cardiac (cardiomyopathy, cardiac arrhythmias) and dermal (hidradenitis
suppurativa). Hemolysis (anemia due to destruction of red blood
cells) is usually present only in severe cases.
disease is a genetic disorder that is thought to affect one in
50,000 to 100,000 people worldwide. The disorder is due to
abnormal changes (mutations) in a gene that is inherited as an
autosomal recessive trait. The disease gene responsible for
Wilson disease, known as the ATP7B gene, is located on the long
arm (q) of chromosome 13 (13q14.3). The protein regulated by
this gene plays a role in the transport of copper
transmitted disorders may be fully expressed in individuals who
inherit two copies of the disease gene (homozygotes), one from
the mother and one from the father. Brothers or sisters of those
diagnosed with Wilson disease have a one in four chance of
inheriting two copies of the disease gene and thus developing
the disease. Those who inherit a single copy of the disease gene
(heterozygotes) are carriers of the disease trait and may
transmit a single copy of the disease gene to their children. It
is estimated that one in 90 to 100 individuals is a carrier for
Wilson disease. Genetic testing for Wilson disease is not yet
possible. However, in families with known, mutations of the
gene, haplotype analysis may be useful in determining carrier
underlying defect in Wilson disease is not known. It may be
related to the body's inability to produce sufficient levels of
ceruloplasmin, an enzyme in the fluid portion of the blood that
binds to copper and is involved in its transport and regulation.
Other scientists theorize that reduced production of
ceruloplasmin may be the result of a defect in the liver's
ability to metabolize or break down copper. The relationship
between reduced ceruloplasmin levels and excessive copper
accumulation is not understood. In addition, there is some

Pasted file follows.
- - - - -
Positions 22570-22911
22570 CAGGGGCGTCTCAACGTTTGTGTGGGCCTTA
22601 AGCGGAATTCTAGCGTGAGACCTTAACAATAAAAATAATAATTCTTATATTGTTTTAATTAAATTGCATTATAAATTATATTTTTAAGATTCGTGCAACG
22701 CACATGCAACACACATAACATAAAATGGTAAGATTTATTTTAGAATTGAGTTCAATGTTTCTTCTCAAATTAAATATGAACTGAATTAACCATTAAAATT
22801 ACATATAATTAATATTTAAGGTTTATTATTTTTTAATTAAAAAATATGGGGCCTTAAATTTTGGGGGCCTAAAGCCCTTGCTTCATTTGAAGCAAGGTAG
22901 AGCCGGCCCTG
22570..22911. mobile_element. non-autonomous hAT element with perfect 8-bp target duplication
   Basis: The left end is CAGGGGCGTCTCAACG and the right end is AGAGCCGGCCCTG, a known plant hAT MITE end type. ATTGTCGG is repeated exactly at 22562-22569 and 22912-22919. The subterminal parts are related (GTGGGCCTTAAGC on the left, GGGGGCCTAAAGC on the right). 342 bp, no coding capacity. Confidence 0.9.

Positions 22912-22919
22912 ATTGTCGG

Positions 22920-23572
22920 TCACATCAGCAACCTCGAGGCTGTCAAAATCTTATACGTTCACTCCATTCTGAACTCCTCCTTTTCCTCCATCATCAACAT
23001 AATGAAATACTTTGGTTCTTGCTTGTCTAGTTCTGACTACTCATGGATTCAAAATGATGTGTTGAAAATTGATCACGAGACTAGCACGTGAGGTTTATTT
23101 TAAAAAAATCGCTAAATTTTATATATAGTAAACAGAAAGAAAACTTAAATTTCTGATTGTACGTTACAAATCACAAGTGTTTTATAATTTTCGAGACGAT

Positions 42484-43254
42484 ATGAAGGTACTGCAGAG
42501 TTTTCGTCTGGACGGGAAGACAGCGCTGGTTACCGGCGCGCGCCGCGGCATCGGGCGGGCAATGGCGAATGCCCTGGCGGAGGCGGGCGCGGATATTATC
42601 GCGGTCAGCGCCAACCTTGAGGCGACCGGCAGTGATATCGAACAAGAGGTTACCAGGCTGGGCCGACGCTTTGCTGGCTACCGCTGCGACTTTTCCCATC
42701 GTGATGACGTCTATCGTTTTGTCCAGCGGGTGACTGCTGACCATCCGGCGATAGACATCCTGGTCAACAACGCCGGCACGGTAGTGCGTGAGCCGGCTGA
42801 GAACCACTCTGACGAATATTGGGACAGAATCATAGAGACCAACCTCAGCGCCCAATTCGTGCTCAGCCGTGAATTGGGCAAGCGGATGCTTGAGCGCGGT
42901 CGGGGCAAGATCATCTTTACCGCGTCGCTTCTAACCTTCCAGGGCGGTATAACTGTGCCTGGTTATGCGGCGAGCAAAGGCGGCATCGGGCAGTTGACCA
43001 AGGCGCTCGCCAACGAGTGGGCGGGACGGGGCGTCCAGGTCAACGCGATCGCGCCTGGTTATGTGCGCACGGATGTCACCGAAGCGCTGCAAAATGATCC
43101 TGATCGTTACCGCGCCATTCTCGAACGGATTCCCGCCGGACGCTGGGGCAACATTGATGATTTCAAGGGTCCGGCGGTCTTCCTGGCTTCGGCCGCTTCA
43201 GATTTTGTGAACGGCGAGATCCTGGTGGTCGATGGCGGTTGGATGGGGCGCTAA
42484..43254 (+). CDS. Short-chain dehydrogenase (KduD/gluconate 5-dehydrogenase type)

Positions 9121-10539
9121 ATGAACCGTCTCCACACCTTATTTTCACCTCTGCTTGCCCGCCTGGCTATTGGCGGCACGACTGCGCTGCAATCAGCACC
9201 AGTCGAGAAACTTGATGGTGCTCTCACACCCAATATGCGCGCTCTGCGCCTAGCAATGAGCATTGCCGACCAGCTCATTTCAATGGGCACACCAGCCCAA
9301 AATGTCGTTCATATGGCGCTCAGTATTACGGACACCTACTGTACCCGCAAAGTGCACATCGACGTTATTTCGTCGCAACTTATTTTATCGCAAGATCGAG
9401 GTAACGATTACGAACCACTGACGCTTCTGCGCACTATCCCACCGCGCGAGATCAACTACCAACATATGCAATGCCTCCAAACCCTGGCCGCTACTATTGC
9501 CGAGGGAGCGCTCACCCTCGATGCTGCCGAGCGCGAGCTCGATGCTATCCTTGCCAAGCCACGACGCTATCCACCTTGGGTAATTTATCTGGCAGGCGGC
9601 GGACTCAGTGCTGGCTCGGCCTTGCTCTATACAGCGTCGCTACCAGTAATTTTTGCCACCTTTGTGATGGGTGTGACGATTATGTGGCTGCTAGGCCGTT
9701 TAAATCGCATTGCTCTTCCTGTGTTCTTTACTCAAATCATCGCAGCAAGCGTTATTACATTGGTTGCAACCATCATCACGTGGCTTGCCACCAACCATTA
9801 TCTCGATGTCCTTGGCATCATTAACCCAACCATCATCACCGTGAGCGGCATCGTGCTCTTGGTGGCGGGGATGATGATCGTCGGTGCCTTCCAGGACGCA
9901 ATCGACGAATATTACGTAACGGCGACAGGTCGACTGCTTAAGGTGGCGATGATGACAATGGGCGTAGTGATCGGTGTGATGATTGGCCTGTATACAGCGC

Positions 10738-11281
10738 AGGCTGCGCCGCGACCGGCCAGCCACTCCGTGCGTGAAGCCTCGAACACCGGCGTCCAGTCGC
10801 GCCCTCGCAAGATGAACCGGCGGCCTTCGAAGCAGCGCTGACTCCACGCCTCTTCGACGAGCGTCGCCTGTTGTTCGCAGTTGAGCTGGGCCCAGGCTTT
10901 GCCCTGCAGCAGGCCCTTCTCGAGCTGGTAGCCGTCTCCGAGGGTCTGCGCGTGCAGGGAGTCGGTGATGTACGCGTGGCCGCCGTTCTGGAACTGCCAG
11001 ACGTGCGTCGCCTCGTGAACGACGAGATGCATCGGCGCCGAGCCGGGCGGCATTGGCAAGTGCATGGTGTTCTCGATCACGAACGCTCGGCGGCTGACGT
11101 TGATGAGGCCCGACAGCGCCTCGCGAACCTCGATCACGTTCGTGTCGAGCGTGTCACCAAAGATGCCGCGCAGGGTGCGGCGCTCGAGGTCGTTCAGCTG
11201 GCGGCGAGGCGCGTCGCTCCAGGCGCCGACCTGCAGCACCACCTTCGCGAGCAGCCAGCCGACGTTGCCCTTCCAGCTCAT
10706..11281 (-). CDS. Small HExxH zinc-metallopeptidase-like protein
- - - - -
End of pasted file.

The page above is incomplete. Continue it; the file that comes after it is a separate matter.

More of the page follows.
evidence of impaired excretion of copper by the biliary system.
The diagnosis of Wilson disease may involve one
or more of the following laboratory tests, findings, or
low serum ceruloplasmin levels. (However, ceruloplasmin
levels may be normal in up to 10 percent of individuals with
urinary copper excretion test with findings of greater than
Confirmation of the presence of Kayser-Fleischer rings.
These are golden or greenish-brown rings around the corneas
of the eyes. In individuals with brown eyes, a special
examination of the eyes known as a slit lamp examination may
be necessary to confirm the presence of these rings. They
are present in most individuals with Wilson disease and are
closely associated with neurologic and psychiatric symptoms
copper levels of less than 80µg/dl.
Demonstration of increased levels of copper in the liver of
greater than 250µg/g dry weight. Tissue samples for testing
are obtained through a surgical biopsy of the liver.
Some patients who have Kayser-Fleischer rings may
have normal levels of serum ceruloplasmin. A liver biopsy may be
required to confirm the diagnosis of Wilson disease in these
diagnosis is critical since liver damage may occur before the
onset of symptoms. Family members of those with a confirmed
diagnosis of Wilson disease also require testing and screening
for the disease, even if they do not have symptoms. Screening
tests should include the evaluation of serum ceruloplasmin
levels and urinary copper output.